This Week in Science

Science  07 Sep 2001:
Vol. 293, Issue 5536, pp. 1725
  1. Galaxies Running Out of Gas

    Galaxies that fall into clusters are typically stripped of their cold, neutral hydrogen gas. Zwaan et al. (p. 1800) used the recently upgraded Westerbork Synthesis Radio Telescope to search for neutral hydrogen gas of infalling galaxies in older clusters (those at a redshift of about 0.2). They detected hydrogen gas from only one spiral galaxy falling into the Abell 2218 cluster and infer that gas stripping is efficient. This technically challenging detection is consistent with low-density cosmological models.

  2. Dealing in Small Volumes

    Although pressure-induced solid-state transformations are important in both geology and materials science, they are difficult to understand at a fundamental level because their kinetics can be highly inhomogeneous, and the role of defects can make transition cycles irreproducible. Jacobs et al. (p. 1803) tackled this problem by shrinking the sample size to increase homogeneity and eliminate defects. They studied the transition between in CdSe nanoparticles between the low-pressure tetrahedrally bonded phase and the high-pressure, six-coordinate phase. The activation volumes for the forward and reverse transitions are opposite in sign, which indicates the intermediate has a volume in between that of the four-and six-coordinate phases (rather than greater than both). This finding suggests that directionally dependent nucleation occurs that would be consistent with shearing motion along the crystal planes.

  3. Antibodies That Burn Water?

    Recently it was shown that antibodies, upon exposure to light, generate hydrogen peroxide through the conversion of photogenerated singlet oxygen. Wentworth et al. (p. 1806; see the news story by Service) now show that this process is catalytic, and that the electron source for this reaction is most likely water—not photo-oxidizable residues such as tryptophan, metal ions, nor chloride ions. Water would be oxidized by singlet oxygen to create H2O3 as an initial intermediate. Crystallographic studies with xenon, a binding-site mimic, suggest that singlet oxygen may be bound near conserved Trp and Tyr residues.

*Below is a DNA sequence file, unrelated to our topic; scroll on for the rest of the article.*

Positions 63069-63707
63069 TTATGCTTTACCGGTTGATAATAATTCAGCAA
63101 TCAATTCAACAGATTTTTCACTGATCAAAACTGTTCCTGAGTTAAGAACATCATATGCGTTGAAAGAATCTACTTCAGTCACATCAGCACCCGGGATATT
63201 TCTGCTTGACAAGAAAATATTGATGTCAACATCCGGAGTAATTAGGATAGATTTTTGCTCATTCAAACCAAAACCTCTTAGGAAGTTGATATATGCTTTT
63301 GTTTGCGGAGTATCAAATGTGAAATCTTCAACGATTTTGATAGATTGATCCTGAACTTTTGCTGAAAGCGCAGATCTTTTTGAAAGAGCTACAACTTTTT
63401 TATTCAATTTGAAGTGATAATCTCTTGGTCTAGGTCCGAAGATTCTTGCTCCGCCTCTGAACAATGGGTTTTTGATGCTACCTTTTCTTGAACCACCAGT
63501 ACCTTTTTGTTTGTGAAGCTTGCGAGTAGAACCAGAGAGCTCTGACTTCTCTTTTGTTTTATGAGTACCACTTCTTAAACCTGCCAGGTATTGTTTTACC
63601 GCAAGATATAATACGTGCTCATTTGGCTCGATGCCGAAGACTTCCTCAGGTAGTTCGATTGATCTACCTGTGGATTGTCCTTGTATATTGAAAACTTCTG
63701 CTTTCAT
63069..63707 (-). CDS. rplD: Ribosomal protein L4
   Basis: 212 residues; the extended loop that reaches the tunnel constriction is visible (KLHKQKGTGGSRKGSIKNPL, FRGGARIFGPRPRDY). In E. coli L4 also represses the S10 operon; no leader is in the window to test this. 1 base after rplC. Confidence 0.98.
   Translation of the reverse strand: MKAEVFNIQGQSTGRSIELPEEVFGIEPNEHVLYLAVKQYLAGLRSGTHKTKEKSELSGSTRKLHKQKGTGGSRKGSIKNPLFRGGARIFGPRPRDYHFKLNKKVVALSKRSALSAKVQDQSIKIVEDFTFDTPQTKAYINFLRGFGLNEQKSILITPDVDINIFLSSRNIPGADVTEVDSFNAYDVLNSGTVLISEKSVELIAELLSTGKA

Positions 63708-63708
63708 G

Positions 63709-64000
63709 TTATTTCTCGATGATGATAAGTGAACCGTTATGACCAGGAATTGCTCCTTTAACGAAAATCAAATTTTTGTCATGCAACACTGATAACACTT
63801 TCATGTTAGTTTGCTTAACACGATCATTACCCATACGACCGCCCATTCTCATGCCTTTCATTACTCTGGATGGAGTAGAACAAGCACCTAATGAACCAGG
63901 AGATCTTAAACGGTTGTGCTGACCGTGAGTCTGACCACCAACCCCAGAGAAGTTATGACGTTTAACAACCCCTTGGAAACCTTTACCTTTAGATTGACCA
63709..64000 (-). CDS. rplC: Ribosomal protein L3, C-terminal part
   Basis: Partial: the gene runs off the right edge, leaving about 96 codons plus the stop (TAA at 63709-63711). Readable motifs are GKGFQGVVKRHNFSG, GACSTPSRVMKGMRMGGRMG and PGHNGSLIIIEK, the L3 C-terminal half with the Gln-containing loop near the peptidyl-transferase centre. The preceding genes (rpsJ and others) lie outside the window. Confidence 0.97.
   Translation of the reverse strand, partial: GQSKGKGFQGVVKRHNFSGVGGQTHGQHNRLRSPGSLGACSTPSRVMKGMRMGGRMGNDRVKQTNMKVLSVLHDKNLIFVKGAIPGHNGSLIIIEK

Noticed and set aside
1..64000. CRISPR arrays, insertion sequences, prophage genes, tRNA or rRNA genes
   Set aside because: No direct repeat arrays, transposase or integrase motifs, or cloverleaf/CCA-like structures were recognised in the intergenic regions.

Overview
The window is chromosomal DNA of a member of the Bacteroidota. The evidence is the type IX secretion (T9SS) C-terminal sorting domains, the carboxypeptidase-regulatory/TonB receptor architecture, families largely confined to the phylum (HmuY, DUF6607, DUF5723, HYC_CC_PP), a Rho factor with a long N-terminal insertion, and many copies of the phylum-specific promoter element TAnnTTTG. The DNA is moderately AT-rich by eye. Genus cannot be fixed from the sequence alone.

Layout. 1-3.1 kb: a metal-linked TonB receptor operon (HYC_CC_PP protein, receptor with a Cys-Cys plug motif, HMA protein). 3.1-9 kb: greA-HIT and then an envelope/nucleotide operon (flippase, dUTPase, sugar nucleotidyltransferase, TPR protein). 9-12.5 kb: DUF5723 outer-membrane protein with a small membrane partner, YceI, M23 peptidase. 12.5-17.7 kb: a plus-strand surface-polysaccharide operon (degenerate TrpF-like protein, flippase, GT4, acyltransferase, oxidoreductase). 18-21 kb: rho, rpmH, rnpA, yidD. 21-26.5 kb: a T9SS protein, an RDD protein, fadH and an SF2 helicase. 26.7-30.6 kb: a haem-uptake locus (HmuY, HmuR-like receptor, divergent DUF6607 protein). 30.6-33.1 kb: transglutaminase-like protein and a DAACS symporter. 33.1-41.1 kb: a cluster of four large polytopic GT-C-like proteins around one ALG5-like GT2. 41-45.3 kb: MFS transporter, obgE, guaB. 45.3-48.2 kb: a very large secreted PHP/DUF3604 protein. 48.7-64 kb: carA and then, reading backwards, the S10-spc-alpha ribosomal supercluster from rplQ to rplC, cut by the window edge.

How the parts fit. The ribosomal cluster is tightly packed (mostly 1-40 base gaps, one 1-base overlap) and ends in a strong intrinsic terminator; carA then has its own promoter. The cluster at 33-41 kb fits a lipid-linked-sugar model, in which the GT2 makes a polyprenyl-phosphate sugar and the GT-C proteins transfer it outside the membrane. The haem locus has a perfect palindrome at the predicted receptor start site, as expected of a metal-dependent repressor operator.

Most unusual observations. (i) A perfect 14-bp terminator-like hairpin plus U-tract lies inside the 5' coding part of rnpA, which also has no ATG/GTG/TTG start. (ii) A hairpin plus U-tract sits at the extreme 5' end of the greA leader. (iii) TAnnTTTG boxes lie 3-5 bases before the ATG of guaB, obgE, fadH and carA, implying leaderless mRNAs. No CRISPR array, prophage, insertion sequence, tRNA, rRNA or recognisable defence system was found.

4. Firm Numbers

    It might be expected that there will be fewer large business firms than smaller ones. However, the specific distribution of businesses as a function of the number of employees is for addressing questions in economics, such as the relation of firm size and capital and the relative importance of small firms. Economists have generally assumed that there should be some cutoff with firm size and that the distribution is lognormal. Axtell (p. 1818) reanalyzed data for the United States' economy and found that the firm sizes have a Zipf distribution, which means that for each 10-fold increase in firm size, the number of firms decreases by 10, and that this distribution has held over time. Thus, there is no cutoff at firm sizes as small as 1 or 2 employees.

  5. Moving Mantle After the Shock

    Large earthquakes deform the continental crust, but it remains unclear whether this deformation is confined to local shearing or more broadly coupled to mantle flow. Pollitz et al. (p. 1814) studied 9 months of postseismic geodetic data measured with the global positioning system after the magnitude 7.1 Hector Mine earthquake in California. The observed deformation can be modeled by flow in a relatively low viscosity upper mantle that is coupled to a higher viscosity, stiff lower crust and a more brittle upper crust.

  6. Pumping Uphill